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A New View of Trinity River: Terry Evans At The Amon Carter Museum

by Anne Bothwell 7 Nov 2014 7:00 AM

The Amon Carter Museum commissions a modern take on rivers to accompany George Caleb Bingham exhibition. Meet Evans Saturday at the Amon Carter.



“Trinity River (Aerial) March 6, 2014” by Terry Evans.

George Caleb Bingham painted romantic scenes of life on the Missouri River in the 1800s. When the Amon Carter Museum of American Art planned its current show on Bingham, museum leaders decided to add a modern take on Bingham’s iconic subject.  They commissioned Chicago photographer Terry Evans to capture life on The Trinity River.   Her exhibition, “Meet Me At The Trinity” is on display now. Evans tells KERA’s Anne Bothwell that the Trinity was not what she expected.

  • Listen to the conversation that aired on KERA FM


Excerpts and extras from our chat:


“Woman and Child at Trinity River Celebration, July 4, 2013, 2013” by Terry Evans

terry evans

Terry Evans

On preparing for the commission:  It was hard to prepare for it. I find it really difficult to prepare for a landscape project until I get there. Of course I did a lot of research about the history of the Trinity River, and I looked at maps and I talked to people. But it wasn’t really until I was there, because I need to be able to respond to the place in person, to what I see.

Coming from Chicago – and Lake Michigan, any expectations for the Trinity?  The thing that worried me is that my experience in photographing rivers is that rivers,  at least in the Midwest, tend  to look a lot alike. There’s a lot of homogeneity about them. And of course the Trinity is not like that at all. It looks really different. In some ways I was disappointed it was so highly engineered, and I couldn’t imagine it would attract people for recreational purposes. And on the other hand, it’s unique because it is so highly engineered and channelled and it has its own unique appearance. And I discovered I was quite wrong about people not being attracted to the river. Fort Worth people are very attracted to the Trinity River and have a lot of interactions in a lot of ways.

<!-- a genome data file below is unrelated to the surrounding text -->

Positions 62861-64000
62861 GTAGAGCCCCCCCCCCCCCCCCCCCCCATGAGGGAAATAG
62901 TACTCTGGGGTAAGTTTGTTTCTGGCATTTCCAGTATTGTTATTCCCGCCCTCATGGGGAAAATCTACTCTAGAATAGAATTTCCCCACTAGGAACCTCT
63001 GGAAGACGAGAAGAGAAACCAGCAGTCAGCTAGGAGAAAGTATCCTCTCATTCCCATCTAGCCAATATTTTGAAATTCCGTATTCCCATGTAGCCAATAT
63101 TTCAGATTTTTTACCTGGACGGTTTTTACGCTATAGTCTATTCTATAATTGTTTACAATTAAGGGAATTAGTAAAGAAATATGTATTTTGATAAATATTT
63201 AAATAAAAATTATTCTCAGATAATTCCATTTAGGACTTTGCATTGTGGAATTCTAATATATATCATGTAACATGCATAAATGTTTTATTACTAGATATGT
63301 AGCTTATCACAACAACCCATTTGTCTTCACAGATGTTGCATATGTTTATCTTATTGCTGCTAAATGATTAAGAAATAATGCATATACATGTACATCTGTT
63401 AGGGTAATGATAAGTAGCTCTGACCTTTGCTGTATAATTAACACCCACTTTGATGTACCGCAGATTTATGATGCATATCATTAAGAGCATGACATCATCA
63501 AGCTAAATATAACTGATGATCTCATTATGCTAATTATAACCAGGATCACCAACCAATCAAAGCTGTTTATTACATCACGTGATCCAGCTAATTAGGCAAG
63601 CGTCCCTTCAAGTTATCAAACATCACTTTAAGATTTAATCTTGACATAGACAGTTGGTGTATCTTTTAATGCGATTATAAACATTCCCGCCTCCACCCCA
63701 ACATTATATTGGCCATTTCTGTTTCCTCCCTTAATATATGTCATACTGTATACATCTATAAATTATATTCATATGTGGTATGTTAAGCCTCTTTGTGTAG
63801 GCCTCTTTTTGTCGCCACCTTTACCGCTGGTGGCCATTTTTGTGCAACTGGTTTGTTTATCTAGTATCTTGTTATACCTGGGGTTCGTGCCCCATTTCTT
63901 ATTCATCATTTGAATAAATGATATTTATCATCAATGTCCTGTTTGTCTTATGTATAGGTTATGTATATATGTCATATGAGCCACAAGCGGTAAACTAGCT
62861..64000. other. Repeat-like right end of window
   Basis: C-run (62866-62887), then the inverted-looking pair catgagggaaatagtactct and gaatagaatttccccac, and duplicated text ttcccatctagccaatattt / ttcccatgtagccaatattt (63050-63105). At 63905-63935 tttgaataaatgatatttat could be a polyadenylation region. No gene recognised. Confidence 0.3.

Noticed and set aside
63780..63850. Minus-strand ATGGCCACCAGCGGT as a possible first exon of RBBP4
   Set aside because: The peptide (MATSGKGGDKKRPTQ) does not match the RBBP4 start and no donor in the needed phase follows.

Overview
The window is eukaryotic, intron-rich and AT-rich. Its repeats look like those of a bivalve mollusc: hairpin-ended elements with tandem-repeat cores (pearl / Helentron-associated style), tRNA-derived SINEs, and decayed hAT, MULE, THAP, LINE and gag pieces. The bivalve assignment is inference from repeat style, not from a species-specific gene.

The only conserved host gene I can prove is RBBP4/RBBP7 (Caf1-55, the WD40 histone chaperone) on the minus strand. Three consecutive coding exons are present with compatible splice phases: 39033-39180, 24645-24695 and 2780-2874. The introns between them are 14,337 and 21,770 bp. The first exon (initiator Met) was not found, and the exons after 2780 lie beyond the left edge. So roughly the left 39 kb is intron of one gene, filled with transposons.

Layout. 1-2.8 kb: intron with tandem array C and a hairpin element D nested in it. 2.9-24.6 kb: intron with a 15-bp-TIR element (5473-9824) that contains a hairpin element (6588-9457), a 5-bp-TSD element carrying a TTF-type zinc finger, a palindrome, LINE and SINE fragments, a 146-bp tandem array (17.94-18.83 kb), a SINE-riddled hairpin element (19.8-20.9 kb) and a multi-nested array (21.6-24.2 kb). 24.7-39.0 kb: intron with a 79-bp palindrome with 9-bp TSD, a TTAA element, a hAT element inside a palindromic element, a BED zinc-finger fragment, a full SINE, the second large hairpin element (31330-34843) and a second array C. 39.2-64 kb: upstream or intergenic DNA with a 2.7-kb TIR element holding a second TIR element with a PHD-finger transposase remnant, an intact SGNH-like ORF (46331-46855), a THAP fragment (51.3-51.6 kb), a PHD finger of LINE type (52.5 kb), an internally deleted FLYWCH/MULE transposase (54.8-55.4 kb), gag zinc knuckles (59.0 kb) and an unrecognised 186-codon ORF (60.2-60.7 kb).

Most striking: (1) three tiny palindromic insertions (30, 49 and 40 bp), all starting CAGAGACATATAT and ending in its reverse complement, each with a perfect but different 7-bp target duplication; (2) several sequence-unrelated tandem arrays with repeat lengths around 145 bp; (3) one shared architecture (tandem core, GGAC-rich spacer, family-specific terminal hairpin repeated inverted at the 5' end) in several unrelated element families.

On why there is relatively little water in her photographs:  My real interest is in the relationships between people and their own home landscape and how those things are woven together. So I was most of all interested in photographing people and how they used, or connected with, the river. I found the Trinity River attracts a very democratic mix of people. I photographed everyone from a homeless man under a bridge to very comfortable people in hi tech gear walking and bicycling the river to families having picnics. I found a real diversity of people using the river. This was very impressive to me.

On the graffiti in one  image, “Where Does Nature Fit Into This?” That was the very last shot. It was just a kind of serendipity.  Because that is of course what I had been thinking about the whole time during this project. How does nature fit into this? Because the Trinity River is so highly engineered and channeled. And sometimes I was wondering about what the real natural course of the river was.  It didn’t have that old fashioned romantic look of a river with lots of weeping willows on the edges or lots of natural paths. When I came upon that sign, it seemed like the perfect closing to the show. But what I really felt was that nature did fit in in a big way. The river is highly managed yet it is still offered to the people of Fort Worth. There are many ways a person can interact with the Trinity River.

On how this project compares with other work: My work about landscape started out being about the untouched virgin prairie ecosystem and it moved gradually over time to including people. The main thing that has changed for me is that over time I began to see the degradation and industrialization of the landscape. I just finished a long project in North Dakota with my project partner for that work, Elizabeth Farnsworth, about fracking in North Dakota. I came away from that feeling quite discouraged about what was happening to the landscape. And so photographing the Trinity was really more inspiring to me, it was uplifting. I found a place where people really cared about the river and develop it and make a strong presence in this city. And I found many people enjoying themselves at the river.  It was a great respite for me to do this project.


“Near Trinity River, March 7, 2014,” by Terry Evans